Inside the Dauntless landing gear bay (which I cut out in the previous post) you can see fragment of the wing internal structure. Because I plan to create this model with retractable landing gear, I have to recreate these details. During this “general modeling” phase I will create here just the few key ribs and spars. I will show it in this post. The remaining details have to wait for the detailing phase.
Examining the photos I identified two auxiliary spars and three ribs as the key elements of this structure (Figure 20‑1):
The spar is relatively simple to recreate. Initially I created a rectangle. Then I split it into six faces. Then I removed one of these faces, creating the space for the wheel bay (Figure 20‑2):
Then I added flanges, rounded corners, and the sheet metal thickness, to give this spar a more realistic look (Figure 20‑3a):
However, when you examine this object, you will discover that the mesh of this spar is very simple (Figure 20‑3b). I obtained all these effects using a Solidify and two Bevel modifiers. It even did not require any special smoothing (I did not use the Subdivision Surface modifier here).
In the same way I created the second spar (Figure 20‑4):
While working on these spars I also decided to recreate the wing skin that covered the gap between the main spar and Spar 1 (Figure 20‑5):
It would be possible to shape such a hole by altering the wing mesh. However, if I already used the Boolean modifier in this object to cut the opening for the landing gear, it was much simpler to extend it for this purpose. Thus I extruded the whole leading edge section, up to the centerline. Then I cut out a part of this newly created surface using the modified “cutting tool” object that I used to form the landing gear bay (Figure 20‑5).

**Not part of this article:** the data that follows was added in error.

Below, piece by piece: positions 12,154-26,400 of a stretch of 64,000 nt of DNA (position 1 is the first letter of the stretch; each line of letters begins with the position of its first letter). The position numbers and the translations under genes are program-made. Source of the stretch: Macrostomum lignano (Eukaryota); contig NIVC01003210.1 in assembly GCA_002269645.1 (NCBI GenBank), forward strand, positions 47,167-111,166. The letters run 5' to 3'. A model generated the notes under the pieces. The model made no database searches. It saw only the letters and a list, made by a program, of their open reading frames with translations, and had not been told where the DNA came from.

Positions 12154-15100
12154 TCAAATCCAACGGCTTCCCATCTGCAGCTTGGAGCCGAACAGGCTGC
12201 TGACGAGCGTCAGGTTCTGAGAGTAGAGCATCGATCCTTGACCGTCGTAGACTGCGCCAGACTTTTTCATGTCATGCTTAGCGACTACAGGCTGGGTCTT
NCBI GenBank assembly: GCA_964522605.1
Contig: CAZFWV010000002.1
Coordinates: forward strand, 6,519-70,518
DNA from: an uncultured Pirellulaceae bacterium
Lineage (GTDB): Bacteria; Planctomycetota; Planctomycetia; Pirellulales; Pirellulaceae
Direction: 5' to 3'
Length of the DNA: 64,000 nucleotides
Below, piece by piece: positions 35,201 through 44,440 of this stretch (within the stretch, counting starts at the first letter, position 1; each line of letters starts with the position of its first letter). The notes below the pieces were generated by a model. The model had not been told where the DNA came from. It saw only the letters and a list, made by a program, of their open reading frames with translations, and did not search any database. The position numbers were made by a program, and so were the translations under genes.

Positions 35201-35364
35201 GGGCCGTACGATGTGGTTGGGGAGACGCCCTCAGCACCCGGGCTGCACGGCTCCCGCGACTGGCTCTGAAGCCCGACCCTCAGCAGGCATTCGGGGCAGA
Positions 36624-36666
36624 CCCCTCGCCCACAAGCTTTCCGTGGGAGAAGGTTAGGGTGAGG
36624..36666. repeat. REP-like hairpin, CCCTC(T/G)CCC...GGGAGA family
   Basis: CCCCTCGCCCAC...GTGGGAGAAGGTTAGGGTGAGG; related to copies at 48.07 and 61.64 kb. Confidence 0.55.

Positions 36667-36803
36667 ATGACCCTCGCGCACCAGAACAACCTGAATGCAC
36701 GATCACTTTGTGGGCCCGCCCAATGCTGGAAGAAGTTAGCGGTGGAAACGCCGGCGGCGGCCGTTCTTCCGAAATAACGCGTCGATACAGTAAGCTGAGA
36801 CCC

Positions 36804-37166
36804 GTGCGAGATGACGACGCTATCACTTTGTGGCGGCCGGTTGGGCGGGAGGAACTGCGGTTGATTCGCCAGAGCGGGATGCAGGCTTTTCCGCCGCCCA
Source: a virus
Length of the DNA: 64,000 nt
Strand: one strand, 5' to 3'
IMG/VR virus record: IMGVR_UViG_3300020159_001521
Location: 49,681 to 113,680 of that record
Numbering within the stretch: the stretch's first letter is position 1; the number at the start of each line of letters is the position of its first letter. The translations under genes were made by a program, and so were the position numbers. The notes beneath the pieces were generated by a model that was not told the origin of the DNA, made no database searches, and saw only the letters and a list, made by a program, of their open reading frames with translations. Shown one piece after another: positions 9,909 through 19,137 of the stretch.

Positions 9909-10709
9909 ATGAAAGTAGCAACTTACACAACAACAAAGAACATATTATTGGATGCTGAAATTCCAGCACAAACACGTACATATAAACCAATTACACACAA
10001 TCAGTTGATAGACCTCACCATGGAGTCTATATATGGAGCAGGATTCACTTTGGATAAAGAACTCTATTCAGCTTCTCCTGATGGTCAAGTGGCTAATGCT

The mesh of the wing skin already contains a “rib” edge loop in place of the root rib. Thus it was easy to duplicate this edge into a new object, and extrude it by an inch into a flange. I offset this flange by a metal sheet thickness, placing it below the wing skin. (I did it by applying a temporary Solidify modifier — in Blender it produces better results than the Offset command). Finally I created faces between the vertices of the upper and lower rib edges (Figure 20‑6):
As in the spar, the rib object uses a Solidify modifier to recreate the sheet metal thickness and a Bevel modifier to round flange edge. It also uses Subdivision Surface modifier to fit it tightly into the wing.
A new rib that fits a trapezoidal wing segment requires somewhat more work. To create it, I prepared auxiliary “cutting tool”: two parallel planes (Figure 20‑7a):
I used this helpful Intersection Blender add on (I created it for similar purposes) to find the intersection of these two planes and the wing mesh. I separated the result of this operation — two edge loops (Figure 20‑7b) into new object. Then I continued as in the case of the previous rib: created the flange (Figure 20‑8a) and offset it from the wing skin. In this case I had to modify the bottom part of the rib, creating space for the wheel bay. Finally I created the vertical walls (Figure 20‑8b):
In similar way I created another rib. You can see the result in Figure 20‑9:
At this moment I am not recreating in this structure the lightening holes — I will obtain this effect using bump and transparency textures.
I mentioned the “textured holes” many times in the previous posts. However, I will apply it much later, during the texturing phase. Thus, if you want to find more about this particular method, you can find its detailed description in Vol III of the “Virtual Aircraft” guide. (It is an introduction to materials and textures).
In this source *.blend file you can check all details of the wing presented in this post.
In the next post I will create the remaining elements of the wing.